Cross-sectional and prospective studies have provided support for a relationship between school-aged language impairment and the risk for a number of behavioral and emotional disturbances, including attention deficit hyperactivity disorder and internalizing problems.7,–,11 Although investigations of children with less severe language problems, such as late-talking toddlers, have revealed less consistent findings,12,–,14 there is evidence that expressive vocabulary delay at age 2 years is associated with broader temperamental difficulties, such as increased levels of shyness, fearfulness, and disruptive behaviors.15,–,18 It remains unknown as to whether this (in most cases) transient language delay increases the risk for emotional and behavioral disturbances in later childhood or adolescence.
Obtaining an understanding of the longer-term neurodevelopmental profile of late talkers has both theoretical and practical implications. If late talkers are susceptible to behavioral and emotional disturbances in later life, irrespective of any improvement in language ability, it may suggest that expressive vocabulary delay and behavioral and emotional problems share a common (genetic or neurobiological) causal factor,19 a theory for which there is currently little support. Furthermore, although the emerging empirical evidence suggests that later-talker status at age 2 years has poor predictive efficiency for later language impairment,6 later-talker status may provide an important opportunity for intervention efforts to prevent the onset of later psychiatric difficulties. On the other hand, if late talkers are not at increased risk for behavioral and emotional disturbances at later time points, this would suggest that any difficult behaviors observed at age 2 years may be psychosocial consequences of the social adversity associated with limited communicative skills and that these resolve as their language skills achieve age-appropriate levels. Such a finding may provide support for a wait-and-see approach in public health systems with finite resources.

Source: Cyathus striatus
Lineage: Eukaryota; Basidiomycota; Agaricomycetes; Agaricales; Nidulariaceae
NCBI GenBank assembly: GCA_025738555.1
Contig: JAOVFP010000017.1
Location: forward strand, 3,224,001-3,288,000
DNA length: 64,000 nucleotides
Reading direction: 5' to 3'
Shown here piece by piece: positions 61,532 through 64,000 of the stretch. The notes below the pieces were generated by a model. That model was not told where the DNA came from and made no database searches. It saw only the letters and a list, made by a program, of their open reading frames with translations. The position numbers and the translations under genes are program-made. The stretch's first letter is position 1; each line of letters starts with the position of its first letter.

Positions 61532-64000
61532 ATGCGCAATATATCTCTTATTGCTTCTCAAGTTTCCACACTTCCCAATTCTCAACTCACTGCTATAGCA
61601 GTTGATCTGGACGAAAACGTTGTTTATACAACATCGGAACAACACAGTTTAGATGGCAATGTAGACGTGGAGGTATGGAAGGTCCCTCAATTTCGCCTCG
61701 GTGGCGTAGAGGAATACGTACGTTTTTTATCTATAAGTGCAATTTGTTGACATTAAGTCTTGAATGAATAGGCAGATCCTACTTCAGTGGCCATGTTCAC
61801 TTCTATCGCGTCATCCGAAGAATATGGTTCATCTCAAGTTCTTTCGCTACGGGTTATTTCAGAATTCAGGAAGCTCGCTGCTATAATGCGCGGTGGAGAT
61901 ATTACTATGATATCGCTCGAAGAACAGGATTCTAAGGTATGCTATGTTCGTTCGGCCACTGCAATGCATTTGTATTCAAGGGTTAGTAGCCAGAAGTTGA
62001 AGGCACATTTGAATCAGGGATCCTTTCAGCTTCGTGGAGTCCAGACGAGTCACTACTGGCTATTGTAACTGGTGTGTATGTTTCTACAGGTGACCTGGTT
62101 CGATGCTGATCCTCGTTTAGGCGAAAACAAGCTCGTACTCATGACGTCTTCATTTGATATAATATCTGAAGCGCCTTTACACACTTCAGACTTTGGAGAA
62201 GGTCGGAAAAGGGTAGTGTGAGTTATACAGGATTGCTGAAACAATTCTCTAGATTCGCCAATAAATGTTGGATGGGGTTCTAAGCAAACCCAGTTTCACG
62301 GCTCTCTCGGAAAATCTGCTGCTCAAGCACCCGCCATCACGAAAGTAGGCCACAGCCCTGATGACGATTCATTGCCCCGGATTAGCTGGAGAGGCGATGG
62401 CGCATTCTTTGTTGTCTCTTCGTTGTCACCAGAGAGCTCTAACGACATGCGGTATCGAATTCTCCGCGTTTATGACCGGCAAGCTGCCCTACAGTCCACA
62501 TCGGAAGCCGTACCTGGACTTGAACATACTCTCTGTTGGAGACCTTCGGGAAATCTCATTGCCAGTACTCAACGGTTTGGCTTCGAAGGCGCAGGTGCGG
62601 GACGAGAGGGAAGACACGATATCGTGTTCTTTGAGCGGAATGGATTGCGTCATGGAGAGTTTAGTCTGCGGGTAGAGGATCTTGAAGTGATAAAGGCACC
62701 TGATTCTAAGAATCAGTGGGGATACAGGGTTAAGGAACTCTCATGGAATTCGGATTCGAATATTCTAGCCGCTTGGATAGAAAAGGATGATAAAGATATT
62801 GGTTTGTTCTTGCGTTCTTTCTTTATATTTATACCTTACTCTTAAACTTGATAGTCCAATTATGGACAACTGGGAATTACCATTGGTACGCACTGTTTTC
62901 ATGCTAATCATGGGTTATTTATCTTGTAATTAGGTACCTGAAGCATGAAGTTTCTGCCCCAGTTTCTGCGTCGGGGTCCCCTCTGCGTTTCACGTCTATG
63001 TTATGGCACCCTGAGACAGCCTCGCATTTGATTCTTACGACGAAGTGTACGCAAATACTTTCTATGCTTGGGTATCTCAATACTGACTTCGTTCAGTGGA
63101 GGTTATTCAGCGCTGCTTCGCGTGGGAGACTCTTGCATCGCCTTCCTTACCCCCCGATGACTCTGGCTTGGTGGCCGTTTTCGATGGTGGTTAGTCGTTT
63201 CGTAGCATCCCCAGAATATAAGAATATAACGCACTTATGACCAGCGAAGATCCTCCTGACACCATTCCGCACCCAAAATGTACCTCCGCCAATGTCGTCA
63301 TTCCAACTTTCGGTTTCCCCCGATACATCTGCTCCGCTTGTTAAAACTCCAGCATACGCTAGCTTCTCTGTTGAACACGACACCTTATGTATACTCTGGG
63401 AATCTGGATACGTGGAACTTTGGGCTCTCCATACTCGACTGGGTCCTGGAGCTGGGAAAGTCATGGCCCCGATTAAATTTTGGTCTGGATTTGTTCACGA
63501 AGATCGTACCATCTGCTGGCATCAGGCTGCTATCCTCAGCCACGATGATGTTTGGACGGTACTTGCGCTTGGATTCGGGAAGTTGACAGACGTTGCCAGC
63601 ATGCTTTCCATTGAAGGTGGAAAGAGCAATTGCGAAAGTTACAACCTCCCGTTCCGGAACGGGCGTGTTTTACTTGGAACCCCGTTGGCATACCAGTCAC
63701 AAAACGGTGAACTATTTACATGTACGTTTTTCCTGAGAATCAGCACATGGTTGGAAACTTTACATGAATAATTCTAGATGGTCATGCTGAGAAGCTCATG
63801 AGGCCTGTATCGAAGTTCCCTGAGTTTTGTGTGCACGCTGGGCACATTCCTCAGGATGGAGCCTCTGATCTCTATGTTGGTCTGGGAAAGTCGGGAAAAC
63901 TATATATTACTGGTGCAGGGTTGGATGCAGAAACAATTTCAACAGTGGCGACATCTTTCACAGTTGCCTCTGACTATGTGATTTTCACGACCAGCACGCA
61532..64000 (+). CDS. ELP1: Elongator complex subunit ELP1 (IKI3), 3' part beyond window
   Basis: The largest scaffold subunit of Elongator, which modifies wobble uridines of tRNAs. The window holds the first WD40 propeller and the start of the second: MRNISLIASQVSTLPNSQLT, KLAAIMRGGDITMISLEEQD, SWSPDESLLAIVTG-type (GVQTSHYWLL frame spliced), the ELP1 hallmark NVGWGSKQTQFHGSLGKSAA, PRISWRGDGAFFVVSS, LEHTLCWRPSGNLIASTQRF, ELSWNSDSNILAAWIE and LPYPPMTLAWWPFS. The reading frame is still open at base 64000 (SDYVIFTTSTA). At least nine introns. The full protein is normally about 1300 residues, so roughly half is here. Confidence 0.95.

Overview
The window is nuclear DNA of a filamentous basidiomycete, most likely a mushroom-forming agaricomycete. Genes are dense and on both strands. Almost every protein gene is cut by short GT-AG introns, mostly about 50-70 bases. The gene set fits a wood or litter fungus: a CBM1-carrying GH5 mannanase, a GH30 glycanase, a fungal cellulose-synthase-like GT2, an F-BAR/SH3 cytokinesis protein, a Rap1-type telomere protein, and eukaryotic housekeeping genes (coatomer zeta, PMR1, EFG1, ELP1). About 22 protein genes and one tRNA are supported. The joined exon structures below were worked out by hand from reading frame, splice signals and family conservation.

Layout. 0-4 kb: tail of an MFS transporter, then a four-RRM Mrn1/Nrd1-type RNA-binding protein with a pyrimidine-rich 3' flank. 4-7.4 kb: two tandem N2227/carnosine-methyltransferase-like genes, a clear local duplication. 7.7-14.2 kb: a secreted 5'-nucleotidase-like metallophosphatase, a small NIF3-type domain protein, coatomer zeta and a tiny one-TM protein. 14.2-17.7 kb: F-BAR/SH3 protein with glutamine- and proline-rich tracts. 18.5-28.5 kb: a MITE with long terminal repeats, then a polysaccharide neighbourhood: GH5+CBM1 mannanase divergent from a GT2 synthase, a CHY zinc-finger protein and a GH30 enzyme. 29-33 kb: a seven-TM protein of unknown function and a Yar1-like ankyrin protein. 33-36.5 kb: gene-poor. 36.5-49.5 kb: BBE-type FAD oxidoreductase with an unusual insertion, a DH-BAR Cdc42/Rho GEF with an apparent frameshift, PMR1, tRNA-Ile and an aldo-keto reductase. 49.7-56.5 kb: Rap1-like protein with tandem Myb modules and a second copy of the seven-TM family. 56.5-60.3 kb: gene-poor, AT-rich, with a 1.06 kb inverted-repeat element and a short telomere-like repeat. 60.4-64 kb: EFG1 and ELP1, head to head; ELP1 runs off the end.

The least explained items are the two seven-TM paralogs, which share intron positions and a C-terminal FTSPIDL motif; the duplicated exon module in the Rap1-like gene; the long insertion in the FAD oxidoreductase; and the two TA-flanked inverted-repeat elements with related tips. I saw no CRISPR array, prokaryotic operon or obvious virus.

The current study provides the first prospective investigation of the behavioral and emotional development of late talkers up to the age of 17 years, using a well-defined population-based cohort of children in Perth, Western Australia.
PATIENTS AND METHODS
Participants were part of the Western Australian Pregnancy Cohort (Raine) Study, which is a longitudinal study of pregnant women consecutively recruited from the public antenatal clinic at King Edward Memorial Hospital or surrounding private clinics in Perth (Australia) between May 1989 and November 1991 (n = 2900). The inclusion criteria were a gestational age between 16 and 20 weeks, English-language skills sufficient to understand the study demands, an expectation to deliver at King Edward Memorial Hospital, and an intention to remain in Western Australia to enable future follow-up of their child. Full details of the enrollment methods are included in Newnham et al.20 From 2900 pregnancies recruited into the Raine Study, 2868 children were available for follow-up at birth. Participant recruitment and all follow-ups of the study families were approved by the human ethics committee at King Edward Memorial Hospital and/or Princess Margaret Hospital for Children in Perth. Parents provided written informed consent to participate at each follow-up. Children were reconsented at the 17-year follow-up for the use of these stored data.